Orthopedics is a branch of medicine that diagnoses and treats injuries or diseases of the musculoskeletal system.

What is it?

Orthopedics is a branch of medicine that diagnoses and treats injuries or diseases of the musculoskeletal system. Physicians specializing in orthopedics not only treat and diagnose conditions but also help to prevent new injuries or rehabilitate old ones.  Orthopedic teams can be found in hospitals or in private practice locations.  Some of the most common conditions treated include sports injuries, degenerative diseases, infections, tumors, congenital disorders, and musculoskeletal trauma.

What are the subspecialties? 

There are many subspecialties within orthopedics.  Some of these include the following; hand surgery, shoulder and elbow surgery, foot and ankle surgery, back  and spine surgery, total joint reconstruction, pediatric orthopedics, musculoskeletal oncology, sports medicine, and orthopedic trauma.

What are the commonly associated medical diseases or symptoms?

The most common orthopedic ailments include fractures, joint pains, tennis elbow, arthritis, and osteoporosis.  People who suffer from osteoporosis typically do not realize they have the condition until they break a bone.  osteoporosis causes bones to become weak and brittle.  This can cause simple daily tasks, such as walking or running, to result in a fracture.  Although there is no cure for osteoporosis, there are treatments and lifestyle changes that can assist in strengthening bone.

What are the commonly associated medical procedures?

Orthopedic medicine handles and treats a diverse set of diseases and problems involving bones, joints, and muscles. Frequently performed bone debridement, open reduction and internal fixations, rotator cuff repairs, and ACL reconstructions.  An ACL repair is a common procedure in athletes with sports related injuries.  The ACL, Anterior Cruciate Ligament, is located in the knee.  This ligament helps to keep your tibia in place.  A tear in this ligament will result in instability in the knee as well as pain and swelling.  This injury typically requires surgery and physical therapy  to repair structural damage and to regain strength and mobility.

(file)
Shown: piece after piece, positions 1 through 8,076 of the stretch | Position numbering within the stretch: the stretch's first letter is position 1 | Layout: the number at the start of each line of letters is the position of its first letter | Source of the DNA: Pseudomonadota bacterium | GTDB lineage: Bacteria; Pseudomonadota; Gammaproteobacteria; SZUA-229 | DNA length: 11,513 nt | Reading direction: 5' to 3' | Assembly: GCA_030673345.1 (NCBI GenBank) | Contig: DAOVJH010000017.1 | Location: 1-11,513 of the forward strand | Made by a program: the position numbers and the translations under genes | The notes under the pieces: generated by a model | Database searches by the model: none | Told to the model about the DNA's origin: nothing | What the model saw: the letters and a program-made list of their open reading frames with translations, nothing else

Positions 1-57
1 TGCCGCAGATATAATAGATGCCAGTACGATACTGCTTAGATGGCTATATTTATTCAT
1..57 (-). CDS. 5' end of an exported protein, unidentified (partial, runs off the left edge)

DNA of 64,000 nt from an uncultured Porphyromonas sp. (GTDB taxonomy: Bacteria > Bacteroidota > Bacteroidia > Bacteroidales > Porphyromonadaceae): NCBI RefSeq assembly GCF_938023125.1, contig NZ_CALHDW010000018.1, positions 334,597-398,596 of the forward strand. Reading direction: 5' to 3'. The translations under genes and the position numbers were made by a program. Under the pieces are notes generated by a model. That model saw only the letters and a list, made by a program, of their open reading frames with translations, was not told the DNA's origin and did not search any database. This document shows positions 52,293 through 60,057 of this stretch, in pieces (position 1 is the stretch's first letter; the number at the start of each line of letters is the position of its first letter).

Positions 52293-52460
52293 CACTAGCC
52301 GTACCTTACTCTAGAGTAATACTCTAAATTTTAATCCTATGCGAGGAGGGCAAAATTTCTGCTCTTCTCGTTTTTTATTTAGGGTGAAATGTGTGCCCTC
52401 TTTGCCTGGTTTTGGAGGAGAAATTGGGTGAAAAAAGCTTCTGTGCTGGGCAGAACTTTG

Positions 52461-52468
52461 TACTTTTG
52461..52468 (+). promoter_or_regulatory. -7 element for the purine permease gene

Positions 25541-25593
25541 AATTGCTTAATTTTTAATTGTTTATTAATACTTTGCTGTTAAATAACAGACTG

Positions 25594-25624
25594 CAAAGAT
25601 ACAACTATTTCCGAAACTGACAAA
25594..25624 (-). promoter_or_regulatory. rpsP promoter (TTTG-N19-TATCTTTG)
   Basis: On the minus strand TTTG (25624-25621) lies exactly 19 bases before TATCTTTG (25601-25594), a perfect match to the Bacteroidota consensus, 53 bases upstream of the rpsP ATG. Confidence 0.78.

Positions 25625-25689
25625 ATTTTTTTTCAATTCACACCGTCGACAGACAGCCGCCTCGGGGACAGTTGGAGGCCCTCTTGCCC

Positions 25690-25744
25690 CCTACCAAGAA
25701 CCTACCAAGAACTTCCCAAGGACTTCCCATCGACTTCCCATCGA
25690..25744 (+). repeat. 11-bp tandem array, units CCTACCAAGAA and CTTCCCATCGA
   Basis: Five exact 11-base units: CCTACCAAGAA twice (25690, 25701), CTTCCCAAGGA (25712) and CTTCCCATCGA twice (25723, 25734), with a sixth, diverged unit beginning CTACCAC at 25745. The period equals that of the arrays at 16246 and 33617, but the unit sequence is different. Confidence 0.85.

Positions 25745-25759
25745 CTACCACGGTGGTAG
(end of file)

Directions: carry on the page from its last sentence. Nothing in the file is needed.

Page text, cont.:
Are there any preventative measures I can take?

Maintaining a healthy diet is  important for overall health.  Foods enriched with Vitamin D and Calcium are recommended to build strong bones.  Most people do not realize that without proper exercise and diet, muscles begin to deteriorate.  Decreased muscle mass results in more strain  on the bones to support body weight. Additionally, maintaining a healthy weight ensures that the bones and muscles can work together with an equal balance.

What are the common misconceptions about this specialty?

One misconception about bone health is that a broken bone is no big deal, and does not require immediate medical attention.  Broken bones can lead to other health problems if not treated or healed properly.  Some people do not experience other health-related problems with broken bones, but depending on the age of the person and severity of the break, they can be fatal  if left untreated or improperly managed.

Another misconception is that milk depletes calcium levels in bones.  The myth associated with this is that the more milk you consume, the higher a person’s body pH is.  This, in turn, would lead to the excretion of more calcium in the urine.  Some believe that this calcium is coming from the bones. However, this is not true.  The only time in which a person’s body will pull from the bones’ calcium reserve is during severe malnutrition and starvation.  If the body senses that its pH level is too high, it targets the excess calcium from consumed food and excretes that calcium through urine.  The digestive and urinary systems handle the homeostatic relationship between the diet and body’s pH.


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